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2- 4 and 5 -2012 Newark Superintendent's Recommendation to reorganize schools hits controversy right out the gates
Star Ledger - Conversation with Newark Schools Superintendent Cami Anderson

Star Ledger - Unruly crowd forces Newark superintendent to end presentation on school closings early

Star Ledger - Conversation with Newark Schools Superintendent Cami Anderson

Published: Sunday, February 05, 2012, 8:53 AM

By Star-Ledger StaffThe Star-Ledger

She is burdened by tenure rules that make it nearly impossible to get rid of bad teachers. Her students are overwhelmingly poor, the dropout rate is horrifying and the local politics are toxic.

But Newark Superintendent Cami Anderson is fired up. Last week, she proposed a dramatic reform plan to shake up both district and charter schools. She discussed the plan with Editorial Page Editor Tom Moran. An edited transcript appears here.

Q. One of the concerns reflected in this plan is that charter schools and magnet schools in Newark are not taking their fair share of low-performing students. What problems does that cause?

A. If you have schools that are filled exclusively with students who are struggling, it’s difficult to be successful. A diverse population helps everyone achieve at a higher level.

Q. How will you convince charters to take more low-performing students?

A. Many of the charters want to do that. And because we haven’t collaborated with them in the past, they have had to work with the parents who are most motivated. But many of them are excited now about widening their tents.

Q. Let’s talk about magnet schools: You’ve proposed that three magnet high schools in the city establish new middle schools that would be open to all, not just top performers. What’s the aim?

5 Reforms for Newark: Key proposals by Schools Superintendent Cami Anderson.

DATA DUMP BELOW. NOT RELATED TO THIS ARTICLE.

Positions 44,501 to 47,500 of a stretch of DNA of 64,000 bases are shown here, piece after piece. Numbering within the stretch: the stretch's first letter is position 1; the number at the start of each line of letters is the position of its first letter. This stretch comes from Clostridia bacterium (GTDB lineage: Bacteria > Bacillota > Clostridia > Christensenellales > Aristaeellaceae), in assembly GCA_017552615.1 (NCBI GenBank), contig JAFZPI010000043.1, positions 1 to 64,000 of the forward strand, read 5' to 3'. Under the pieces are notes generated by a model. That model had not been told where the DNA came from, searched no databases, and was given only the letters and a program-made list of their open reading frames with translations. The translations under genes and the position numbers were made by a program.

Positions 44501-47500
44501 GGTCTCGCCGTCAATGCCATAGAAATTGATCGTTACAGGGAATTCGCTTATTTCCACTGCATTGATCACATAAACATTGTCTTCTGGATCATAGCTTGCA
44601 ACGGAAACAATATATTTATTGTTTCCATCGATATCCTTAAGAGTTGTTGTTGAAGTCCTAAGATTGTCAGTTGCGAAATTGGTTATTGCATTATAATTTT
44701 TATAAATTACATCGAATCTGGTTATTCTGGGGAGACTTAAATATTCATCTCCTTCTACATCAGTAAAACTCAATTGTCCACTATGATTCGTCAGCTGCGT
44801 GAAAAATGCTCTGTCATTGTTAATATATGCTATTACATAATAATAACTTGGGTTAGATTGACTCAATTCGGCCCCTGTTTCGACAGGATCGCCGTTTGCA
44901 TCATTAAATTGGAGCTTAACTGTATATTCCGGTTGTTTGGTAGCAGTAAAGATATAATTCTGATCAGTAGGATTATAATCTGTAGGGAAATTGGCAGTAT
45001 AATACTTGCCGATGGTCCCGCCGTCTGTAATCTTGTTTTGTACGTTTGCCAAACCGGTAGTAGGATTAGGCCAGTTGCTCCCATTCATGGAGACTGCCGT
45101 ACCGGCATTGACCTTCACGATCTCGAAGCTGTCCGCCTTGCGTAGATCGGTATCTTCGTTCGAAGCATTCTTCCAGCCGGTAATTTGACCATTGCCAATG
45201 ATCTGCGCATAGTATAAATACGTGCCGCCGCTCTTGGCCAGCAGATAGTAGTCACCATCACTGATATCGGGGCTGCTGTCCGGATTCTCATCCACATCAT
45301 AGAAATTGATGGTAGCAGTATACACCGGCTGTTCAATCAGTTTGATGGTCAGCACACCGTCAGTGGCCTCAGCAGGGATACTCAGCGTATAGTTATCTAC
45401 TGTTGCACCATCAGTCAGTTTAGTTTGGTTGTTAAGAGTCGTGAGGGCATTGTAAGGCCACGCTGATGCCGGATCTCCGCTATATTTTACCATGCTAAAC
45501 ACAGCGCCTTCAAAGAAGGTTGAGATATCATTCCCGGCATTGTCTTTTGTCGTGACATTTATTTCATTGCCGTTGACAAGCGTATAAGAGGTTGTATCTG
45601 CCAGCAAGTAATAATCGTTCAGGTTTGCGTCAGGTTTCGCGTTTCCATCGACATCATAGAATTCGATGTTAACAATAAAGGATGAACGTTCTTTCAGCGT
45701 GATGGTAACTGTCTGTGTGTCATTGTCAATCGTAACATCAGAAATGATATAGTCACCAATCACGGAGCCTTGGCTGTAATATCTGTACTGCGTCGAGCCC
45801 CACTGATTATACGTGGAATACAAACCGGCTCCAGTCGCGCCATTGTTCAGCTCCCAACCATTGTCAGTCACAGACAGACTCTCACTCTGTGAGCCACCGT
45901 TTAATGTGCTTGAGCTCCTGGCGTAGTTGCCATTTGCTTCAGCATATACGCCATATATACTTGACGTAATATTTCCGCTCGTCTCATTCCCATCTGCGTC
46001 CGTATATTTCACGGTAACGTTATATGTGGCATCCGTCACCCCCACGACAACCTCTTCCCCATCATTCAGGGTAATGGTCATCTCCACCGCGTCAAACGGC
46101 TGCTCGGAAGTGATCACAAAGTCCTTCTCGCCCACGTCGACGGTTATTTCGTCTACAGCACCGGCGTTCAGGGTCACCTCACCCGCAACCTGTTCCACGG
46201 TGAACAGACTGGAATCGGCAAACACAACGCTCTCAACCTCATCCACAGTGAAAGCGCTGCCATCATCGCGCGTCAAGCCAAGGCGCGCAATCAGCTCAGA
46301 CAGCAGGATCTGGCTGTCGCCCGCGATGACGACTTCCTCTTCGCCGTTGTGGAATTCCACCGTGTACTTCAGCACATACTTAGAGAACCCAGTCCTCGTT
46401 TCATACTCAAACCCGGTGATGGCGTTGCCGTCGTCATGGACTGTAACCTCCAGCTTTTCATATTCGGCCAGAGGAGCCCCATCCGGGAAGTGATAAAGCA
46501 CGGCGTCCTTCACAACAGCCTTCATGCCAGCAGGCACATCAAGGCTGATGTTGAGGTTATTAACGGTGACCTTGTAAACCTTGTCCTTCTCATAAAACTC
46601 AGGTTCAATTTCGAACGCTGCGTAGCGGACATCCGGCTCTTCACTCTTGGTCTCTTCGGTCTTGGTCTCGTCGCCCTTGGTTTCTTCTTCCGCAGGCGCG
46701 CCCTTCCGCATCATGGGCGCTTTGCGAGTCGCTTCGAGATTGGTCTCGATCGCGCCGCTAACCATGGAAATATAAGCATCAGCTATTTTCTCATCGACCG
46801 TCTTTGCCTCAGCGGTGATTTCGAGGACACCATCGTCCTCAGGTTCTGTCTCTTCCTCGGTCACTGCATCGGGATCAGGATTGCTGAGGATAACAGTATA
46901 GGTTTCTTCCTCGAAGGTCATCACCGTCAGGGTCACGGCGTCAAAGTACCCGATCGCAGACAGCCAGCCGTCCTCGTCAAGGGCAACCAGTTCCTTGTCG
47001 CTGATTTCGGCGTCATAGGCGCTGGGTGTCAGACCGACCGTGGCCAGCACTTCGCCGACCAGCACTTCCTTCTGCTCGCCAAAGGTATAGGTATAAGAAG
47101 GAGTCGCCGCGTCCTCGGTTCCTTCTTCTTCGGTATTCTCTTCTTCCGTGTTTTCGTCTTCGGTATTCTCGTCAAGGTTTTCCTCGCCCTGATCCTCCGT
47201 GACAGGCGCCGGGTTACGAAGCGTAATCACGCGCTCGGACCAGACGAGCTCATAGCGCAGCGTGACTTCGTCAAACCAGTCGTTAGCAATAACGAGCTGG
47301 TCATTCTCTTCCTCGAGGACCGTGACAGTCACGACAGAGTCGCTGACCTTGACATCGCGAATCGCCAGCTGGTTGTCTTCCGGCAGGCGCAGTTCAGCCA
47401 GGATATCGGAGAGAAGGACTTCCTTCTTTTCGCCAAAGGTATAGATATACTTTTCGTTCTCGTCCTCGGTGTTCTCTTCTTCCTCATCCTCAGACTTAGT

Open up the magnets: Three magnet high schools will establish middle schools open to all students, not just top performers. The hope is graduates will move on to magnet high schools.

Open up the charters: Insist that charter schools take in more low-performing students and abide by the same enrollment and expulsion rules as district schools.

Single-sex schools: Establish two single-sex middle schools with vigorous mentoring programs, a model that’s worked well elsewhere.

Consolidate: Close K-8 schools that have multiple empty classrooms and consolidate into new schools. As in other schools, give principals the right to pick their own staffs.

Better measures of success: Instead of measuring just achievement, all schools will measure yearly progress and retention. That applies to conventional schools, charters and magnets.

A. We want more Newark students to learn what they need to learn to handle the content magnets offer in ninth grade. And we want to include students who have previously been unable to get into the magnets, given the rigorous entrance requirements.

Q. Under current law, when you are faced with declining enrollment and want to reduce teaching staff, you must release the least senior teachers first. Why is that a problem?

A. You’re not able to base that decision on performance. You can’t keep the person based on who is the best fit for the school, and the best results for kids. You have to keep the teachers who are not the best fit.

Q. You’ve given principals the power to reject any teachers they don’t want. So what happens when poorly performing teachers can’t find a home?

A. Under current law, we have to keep that person on the payroll forever if they have tenure. Even if no principal wants them, even if enrollment is declining and there is no position for them, we have to keep them on the payroll.

Q. How much does that cost?

A. Right now, about $8.5 million a year for about 100 teachers in an excess teacher pool.

Q. So if the tenure rules were changed, you could lay off those poor performers and save $8.5 million?

A. Correct.

Q. As it stands, when students switch to charter schools, you can’t reduce staff in response — unless you want to get rid of talented young teachers, correct?

A. Correct, but they’re not all young. Some of the untenured teachers are midcareer.

Q. So on the whole, do charter schools create a financial burden for the district?

A. When students leave the Newark Public Schools, whether for charters, private schools or the suburbs, the money affiliated with that student goes with them. The challenge is that we have a certain amount of fixed costs, not just the facilities, but the people, because of the tenure rules we discussed.

Q. How do you know which schools are most effective? Do you have good measures in place?

A. There are good models nationally and we’re in the process of bringing them to Newark. We have looked at overall proficiency for a while, but you also need to measure growth. And you need to look at retention, not just the percent graduating but the percent retained year to year, and the percent graduating with rigorous content.